FA Cup tie marred by violence

Championship side Millwall hosted Premier League side Everton on Saturday afternoon in the fourth round of the FA Cup at The Den.

The FA Cup tie between Millwall and Everton was marred as a pre-match mass brawl between opposition supporters left one man seriously injured. The brawl transpired on Hawkestone Road, close to Millwall’s home ground in Southwark, South London, and involved more than 50 people.

The situation started when Everton’s team bus was attacked ahead of the match by Millwall supporters as it pulled up to the ground. A relative of the bus driver, told the Liverpool Echo, that “all the windows on the bus were smashed” as he had to drive the players away and to safety.

Both fans threw bricks and glass bottles at each other and were described by the police as ‘drunk’. It is thought that this brawl was pre-arranged by fans from both teams and lasted significantly longer than footage shared on social media shows.

During the scuffle, an Everton fan- Jason Burns- was slashed in the face, causing horrific facial injuries. He was taken to a local hospital in South London by the London Ambulance Service, where his injuries were confirmed as non-life threatening. 

Metropolitan Police say that the trouble started at 4.42pm, ahead of kick-off at 5.30pm. Critics have said that police and ground staff were slow to react to the escalation but the Met responded by saying they worked to “separate the groups with support from the Mounted Branch and Dog Support Unit”.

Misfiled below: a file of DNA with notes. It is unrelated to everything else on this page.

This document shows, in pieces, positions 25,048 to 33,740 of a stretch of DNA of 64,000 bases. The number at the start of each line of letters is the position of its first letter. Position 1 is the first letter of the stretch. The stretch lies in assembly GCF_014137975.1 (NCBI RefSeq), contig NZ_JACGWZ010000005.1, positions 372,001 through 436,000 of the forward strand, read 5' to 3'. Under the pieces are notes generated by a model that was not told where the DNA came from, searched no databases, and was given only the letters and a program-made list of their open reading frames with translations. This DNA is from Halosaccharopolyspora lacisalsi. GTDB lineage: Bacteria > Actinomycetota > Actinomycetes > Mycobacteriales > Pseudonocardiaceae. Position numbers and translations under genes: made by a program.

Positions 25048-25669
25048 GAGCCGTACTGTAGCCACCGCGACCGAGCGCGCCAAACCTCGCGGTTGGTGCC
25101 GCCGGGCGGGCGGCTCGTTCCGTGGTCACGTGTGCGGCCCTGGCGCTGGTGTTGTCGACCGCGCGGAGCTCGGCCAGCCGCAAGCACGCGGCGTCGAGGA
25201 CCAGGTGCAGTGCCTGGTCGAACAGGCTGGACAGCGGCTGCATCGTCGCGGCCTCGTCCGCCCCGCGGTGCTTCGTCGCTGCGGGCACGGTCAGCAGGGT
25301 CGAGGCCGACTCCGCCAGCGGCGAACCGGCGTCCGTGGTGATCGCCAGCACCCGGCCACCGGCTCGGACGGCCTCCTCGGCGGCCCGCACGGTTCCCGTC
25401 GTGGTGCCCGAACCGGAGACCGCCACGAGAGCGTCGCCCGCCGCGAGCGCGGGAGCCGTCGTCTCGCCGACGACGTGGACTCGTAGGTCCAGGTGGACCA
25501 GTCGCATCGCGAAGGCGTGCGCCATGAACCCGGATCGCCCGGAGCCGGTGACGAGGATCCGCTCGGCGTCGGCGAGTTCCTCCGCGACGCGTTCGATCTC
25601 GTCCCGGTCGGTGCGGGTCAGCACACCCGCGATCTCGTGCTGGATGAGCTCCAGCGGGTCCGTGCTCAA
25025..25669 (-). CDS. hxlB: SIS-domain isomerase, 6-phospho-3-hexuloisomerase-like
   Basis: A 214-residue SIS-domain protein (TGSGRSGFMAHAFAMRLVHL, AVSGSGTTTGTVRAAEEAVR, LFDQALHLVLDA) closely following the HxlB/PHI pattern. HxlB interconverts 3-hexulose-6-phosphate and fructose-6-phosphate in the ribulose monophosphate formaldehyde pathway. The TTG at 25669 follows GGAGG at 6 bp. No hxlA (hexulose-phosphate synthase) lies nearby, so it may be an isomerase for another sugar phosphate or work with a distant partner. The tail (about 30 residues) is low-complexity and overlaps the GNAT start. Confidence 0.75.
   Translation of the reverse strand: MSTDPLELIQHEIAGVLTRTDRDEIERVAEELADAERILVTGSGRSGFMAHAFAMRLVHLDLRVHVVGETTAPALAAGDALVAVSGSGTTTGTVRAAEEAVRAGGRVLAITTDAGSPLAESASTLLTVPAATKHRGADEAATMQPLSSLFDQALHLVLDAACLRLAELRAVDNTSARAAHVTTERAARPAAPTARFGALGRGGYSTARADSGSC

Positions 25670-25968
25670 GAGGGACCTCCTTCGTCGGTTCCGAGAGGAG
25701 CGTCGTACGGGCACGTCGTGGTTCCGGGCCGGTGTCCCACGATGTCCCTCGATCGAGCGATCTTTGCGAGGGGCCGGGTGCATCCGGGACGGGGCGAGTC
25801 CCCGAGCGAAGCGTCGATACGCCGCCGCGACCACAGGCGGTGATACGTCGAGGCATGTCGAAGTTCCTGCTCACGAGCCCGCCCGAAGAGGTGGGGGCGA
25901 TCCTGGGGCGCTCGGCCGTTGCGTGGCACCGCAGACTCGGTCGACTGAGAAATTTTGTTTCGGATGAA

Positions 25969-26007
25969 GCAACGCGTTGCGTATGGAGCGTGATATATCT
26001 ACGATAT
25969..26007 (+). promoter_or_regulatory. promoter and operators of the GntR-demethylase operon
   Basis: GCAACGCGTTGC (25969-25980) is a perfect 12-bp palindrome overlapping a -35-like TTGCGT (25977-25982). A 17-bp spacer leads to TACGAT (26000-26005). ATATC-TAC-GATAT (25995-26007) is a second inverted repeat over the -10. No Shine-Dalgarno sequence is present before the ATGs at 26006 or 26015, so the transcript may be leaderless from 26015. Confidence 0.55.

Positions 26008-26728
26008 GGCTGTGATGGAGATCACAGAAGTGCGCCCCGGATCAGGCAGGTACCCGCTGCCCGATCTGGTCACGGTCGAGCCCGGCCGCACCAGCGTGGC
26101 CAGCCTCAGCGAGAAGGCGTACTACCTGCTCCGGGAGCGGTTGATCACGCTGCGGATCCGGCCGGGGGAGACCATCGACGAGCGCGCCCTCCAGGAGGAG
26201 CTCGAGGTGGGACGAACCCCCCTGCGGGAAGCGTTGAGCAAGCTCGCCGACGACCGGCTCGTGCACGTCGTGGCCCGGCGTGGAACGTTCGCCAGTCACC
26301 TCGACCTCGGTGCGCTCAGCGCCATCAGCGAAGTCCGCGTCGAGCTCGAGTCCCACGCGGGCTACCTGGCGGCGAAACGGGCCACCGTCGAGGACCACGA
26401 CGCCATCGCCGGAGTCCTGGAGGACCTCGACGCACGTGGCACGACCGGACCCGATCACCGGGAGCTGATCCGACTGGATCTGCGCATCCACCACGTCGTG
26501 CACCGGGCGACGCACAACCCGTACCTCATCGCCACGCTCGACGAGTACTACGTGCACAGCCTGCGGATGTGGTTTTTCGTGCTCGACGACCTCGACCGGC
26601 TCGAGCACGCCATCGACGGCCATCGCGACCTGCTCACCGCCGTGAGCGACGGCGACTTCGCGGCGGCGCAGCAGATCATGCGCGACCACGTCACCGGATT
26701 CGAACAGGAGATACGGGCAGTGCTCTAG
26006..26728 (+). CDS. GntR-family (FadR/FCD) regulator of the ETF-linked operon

Metropolitan Police say they are fully investigating Saturday’s ‘disgusting behaviour’, but at this time ‘no arrests have been made’ and are appealing for information. The police and FA are also investigating claims of ‘racist chanting’ by Millwall supporters directed at Everton’s bench and supporters.

After the violence had been contained and the situation was de-escalated by police, the match was able to go ahead as planned, with Millwall twice coming from behind during the contest they eventually won 3-2, securing a dramatic last gasp winner from Murray Wallace in injury time causing the cup upset at the expense of Everton to secure their place in the fifth round.

The FA chairman, Greg Clarke has promised to punish those involved. After one of the London’s most brutal football related fights in over a decade, work needs to be done to avoid a repeat of hooliganism that dominated football in the 1980s and to make sure this kind of event doesn’t take place again.

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